We see strong performance when creating a highly diverse set of custom audiences and then targeting the top 1% – 3% affinity across the various audiences. For audiences with an overlap above 40%, it can be beneficial to group them in a single ad set, creating a “lookalike stack.” For lookalike audiences without high overlap, they should be tested as individual audiences as well as lookalike stacks.
For the location, worldwide audiences generally perform well whether we’re targeting individual countries, groups of countries, or worldwide. Country-specific audiences generally perform well for the countries they were built from. But they generally do not perform well when targeting other countries or worldwide.
Value-based audiences work well (i.e. top 25% of purchasers). And you can manipulate purchase values to create different lookalike audiences. The theory is that Facebook has an easier time finding whales when there’s a greater variance between the highest-value and lowest-value purchasers. We manipulate audiences by increasing revenue for top payers. Also, by decreasing revenue values for low-value payers. Below is an example of 12 different custom audiences that were generated with various revenue increases and decreases for high-value and low-value payers.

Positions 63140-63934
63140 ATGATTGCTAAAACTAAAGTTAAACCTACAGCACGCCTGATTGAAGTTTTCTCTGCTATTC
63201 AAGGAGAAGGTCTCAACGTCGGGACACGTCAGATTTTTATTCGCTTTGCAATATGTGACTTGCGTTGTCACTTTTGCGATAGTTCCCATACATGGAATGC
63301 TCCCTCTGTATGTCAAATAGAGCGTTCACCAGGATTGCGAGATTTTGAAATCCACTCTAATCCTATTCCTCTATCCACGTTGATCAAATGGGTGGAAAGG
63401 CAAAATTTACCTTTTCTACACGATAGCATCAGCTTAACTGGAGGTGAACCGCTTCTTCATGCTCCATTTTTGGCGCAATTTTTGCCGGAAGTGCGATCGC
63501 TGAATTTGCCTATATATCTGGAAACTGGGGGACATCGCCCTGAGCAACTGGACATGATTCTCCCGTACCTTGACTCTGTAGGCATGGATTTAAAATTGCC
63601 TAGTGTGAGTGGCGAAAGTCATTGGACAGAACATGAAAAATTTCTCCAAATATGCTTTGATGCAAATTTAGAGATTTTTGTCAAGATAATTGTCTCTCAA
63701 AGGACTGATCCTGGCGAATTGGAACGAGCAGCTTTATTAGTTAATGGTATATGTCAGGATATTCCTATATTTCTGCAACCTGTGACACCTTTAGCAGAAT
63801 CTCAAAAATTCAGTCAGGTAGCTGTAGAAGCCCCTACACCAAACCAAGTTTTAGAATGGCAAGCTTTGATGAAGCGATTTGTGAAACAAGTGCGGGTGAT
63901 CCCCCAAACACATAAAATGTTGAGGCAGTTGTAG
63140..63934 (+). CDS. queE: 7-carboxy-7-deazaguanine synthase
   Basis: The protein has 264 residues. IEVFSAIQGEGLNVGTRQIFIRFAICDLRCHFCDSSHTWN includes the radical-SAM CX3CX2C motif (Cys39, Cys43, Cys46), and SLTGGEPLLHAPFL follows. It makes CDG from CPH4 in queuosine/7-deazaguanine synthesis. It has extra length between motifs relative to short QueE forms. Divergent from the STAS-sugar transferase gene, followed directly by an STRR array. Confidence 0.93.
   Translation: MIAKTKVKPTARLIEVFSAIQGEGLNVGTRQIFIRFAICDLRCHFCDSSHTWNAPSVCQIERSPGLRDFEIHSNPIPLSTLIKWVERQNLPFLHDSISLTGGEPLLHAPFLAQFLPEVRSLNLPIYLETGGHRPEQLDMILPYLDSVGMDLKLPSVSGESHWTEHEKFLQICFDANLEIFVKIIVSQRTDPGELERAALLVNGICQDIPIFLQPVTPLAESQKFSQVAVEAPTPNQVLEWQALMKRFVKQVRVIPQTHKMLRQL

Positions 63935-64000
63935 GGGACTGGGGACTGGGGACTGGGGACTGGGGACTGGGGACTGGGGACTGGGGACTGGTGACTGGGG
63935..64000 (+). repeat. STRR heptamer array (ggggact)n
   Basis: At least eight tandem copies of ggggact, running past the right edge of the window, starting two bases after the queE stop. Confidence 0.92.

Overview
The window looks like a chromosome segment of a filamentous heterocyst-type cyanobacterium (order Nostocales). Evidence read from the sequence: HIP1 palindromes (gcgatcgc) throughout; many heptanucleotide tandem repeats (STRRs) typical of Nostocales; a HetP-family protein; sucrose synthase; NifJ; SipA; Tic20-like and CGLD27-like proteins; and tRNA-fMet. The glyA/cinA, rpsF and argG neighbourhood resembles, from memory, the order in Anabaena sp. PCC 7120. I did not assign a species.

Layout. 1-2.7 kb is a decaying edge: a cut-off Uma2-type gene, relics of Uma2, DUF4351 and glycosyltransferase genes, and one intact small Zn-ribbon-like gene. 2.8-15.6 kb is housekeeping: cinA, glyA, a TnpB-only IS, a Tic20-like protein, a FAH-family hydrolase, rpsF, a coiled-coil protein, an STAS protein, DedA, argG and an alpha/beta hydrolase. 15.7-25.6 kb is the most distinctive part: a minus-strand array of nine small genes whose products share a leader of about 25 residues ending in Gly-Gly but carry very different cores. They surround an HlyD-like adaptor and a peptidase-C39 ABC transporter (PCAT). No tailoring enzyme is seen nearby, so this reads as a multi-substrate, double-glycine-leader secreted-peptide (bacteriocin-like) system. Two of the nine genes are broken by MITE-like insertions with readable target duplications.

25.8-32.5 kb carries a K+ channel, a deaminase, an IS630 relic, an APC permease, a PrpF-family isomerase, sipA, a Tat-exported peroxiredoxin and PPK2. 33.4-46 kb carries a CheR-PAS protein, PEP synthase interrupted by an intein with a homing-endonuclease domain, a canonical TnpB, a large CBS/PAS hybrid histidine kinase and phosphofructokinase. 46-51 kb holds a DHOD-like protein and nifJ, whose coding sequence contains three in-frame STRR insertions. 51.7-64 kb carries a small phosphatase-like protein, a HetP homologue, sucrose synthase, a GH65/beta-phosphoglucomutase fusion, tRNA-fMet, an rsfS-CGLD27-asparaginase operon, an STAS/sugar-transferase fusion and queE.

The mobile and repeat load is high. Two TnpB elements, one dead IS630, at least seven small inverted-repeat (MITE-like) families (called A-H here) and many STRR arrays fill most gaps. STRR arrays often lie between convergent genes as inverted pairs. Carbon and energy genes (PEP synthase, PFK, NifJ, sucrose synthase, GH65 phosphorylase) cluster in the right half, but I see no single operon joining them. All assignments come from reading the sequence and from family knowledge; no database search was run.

You can also create additional types of audiences through Facebook Analytics. This can be useful for 1) new audiences to test that may not be available through other tools and 2) analytics to gain insights into FB-specific traffic quality.
The simplest way to improve CPA and/or ROAS is to reduce daily spend, as we generally see a correlation between lower daily spend and stronger CPA / ROAS. However, UA teams are generally tasked with improving CPA / ROAS without reducing spend, and the most common ways to do this are by producing new winners through creative testing, audience expansion, changes to targeting, and optimization techniques.
Testing entirely new concepts with a different look and feel can improve ROAS massively.